Music Box Blog
> Music Box Theatre Goes to the Movies
by Dave Jennings — Monday, April 22nd, 2013, 1:40pm
A cool offer from Fulcrum Point New Music Project: email RSVP@fulcrumpoint.org before 6 PM today (MONDAY, APRIL 22ND) and get tickets for tomorrow night’s screening of Altered States with live music for only $10! (Normal single ticket price is $25.) Mention “MUSIC BOX” in your message. Your tickets will be held at Will-Call at the Level 5 Box Office. More info on the concert below – enjoy!
by Dave Jennings — Thursday, February 14th, 2013, 3:24pm
There are good things and bad things about vintage film prints. We have some sad news about our 70mm film presentation of CHITTY CHITTY BANG BANG.
Sunday, March 13th, 2011, 12:33pm
Directed by John Scheinfeld, We Believe: A Relationship That Lasts a Lifetime (2009) celebrates the devotion of the great city of Chicago for its beloved Chicago Cubs. This nostalgic documentary explores the relationship between Chicago, the Cubs and their inexplicably loyal fans. Shot during the failed 2008 Baseball season, We Believe documents the city and team as well as the 100th anniversary of the Cubs’ last World Series win while looking toward the team’s future. The film features cameos by Lou Piniella, Hugh Hefner, Billy Corgan, Ernie Banks, Joe Mantegna, Ron Santo and current as well as former players. It also features politicians, historians and their ever-faithful fans. Scheinfeld gives the world a look into the unique city of Chicago and why its citizens are so passionate about their team.
Sunday, March 6th, 2011, 1:57pm
As the weather starts to warm (yes, Chicago, I promise you it is), our thoughts turn to all things Spring. For me, nothing says spring more than Baseball. However, if it’s still a bit too cold to hit the batting cage and you don’t have the cash to go to Arizona or Florida, a baseball movie does just as well.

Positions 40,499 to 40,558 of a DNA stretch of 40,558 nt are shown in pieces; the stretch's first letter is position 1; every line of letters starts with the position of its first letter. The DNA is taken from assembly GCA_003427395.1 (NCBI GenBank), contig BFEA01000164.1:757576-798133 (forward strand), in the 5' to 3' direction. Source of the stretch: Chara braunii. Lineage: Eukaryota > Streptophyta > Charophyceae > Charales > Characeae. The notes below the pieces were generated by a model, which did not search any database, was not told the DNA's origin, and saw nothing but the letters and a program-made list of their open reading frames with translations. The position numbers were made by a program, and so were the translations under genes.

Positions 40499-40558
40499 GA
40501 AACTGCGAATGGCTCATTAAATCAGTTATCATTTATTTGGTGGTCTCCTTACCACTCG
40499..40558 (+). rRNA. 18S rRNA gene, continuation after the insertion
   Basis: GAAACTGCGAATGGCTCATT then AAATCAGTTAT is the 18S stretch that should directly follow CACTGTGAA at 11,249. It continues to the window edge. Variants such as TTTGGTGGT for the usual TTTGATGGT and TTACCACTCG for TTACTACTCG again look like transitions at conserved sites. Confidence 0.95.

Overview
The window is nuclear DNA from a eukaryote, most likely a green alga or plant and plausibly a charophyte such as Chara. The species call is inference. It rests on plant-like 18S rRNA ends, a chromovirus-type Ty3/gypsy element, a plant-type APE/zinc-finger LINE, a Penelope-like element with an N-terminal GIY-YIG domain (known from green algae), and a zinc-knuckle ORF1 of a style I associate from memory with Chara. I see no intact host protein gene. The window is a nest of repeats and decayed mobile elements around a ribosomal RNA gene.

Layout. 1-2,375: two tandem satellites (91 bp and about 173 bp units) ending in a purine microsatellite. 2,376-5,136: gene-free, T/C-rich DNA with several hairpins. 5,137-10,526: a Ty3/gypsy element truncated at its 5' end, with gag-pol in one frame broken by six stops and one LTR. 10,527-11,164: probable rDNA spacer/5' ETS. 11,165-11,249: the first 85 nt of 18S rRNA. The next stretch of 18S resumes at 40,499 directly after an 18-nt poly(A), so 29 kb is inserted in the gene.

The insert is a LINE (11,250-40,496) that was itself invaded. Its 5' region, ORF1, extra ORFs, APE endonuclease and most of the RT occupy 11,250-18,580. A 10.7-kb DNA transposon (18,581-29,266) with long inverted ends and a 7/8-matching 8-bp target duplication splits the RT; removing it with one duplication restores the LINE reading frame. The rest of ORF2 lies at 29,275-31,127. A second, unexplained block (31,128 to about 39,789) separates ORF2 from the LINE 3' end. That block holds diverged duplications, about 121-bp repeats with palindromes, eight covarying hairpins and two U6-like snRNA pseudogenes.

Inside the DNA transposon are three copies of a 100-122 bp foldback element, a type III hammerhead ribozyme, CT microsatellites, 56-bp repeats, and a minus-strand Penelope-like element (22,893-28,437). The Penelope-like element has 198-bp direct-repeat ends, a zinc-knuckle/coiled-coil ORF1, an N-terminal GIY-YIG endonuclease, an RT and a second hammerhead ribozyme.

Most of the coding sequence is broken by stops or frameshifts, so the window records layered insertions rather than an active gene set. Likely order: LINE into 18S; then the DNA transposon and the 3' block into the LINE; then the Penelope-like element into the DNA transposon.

Today, we look at Disney’s The Rookie (2002). Directed by John Lee Hancock (The Blind Side) and written by Mike Rich (Secretariat), The Rookie tells the story of real-life Major League Pitcher, Jim Morris. A High School Chemistry Teacher and Baseball Coach, Morris is looking for a way to inspire his kids. He promises his team that if they can win the championship, he’ll go to the professional tryout they’ve been bugging him about. The kids win and he reluctantly goes to the tryout expecting to be cut immediately. There’s only one problem. Morris throws 12 consecutive pitches at 98 miles an hour and he’s signed by the then Tampa Bay Devil Rays.
Sunday, February 27th, 2011, 1:28pm
As the weather starts to warm (yes, Chicago, I promise you it is), our thoughts turn to all things Spring. For me, nothing says spring more than baseball. However, if it’s still a bit too cold to hit the batting cage and you don’t have the cash to go to Arizona or Florida, a baseball movie does just as well.
Today, we look at *61 (2001). Directed by Billy Crystal and produced by HBO, *61 revisits the first serious attempt at breaking Babe Ruth’s single-season home run record. It’s the summer of 1961. New York Yankees’ Roger Maris (Barry Pepper) and Mickey Mantle (Thomas Jane) are on pace to do it. You couldn’t write the storyline better. The torch is about to be passed from one heroic Yankee to another. However, there’s a problem.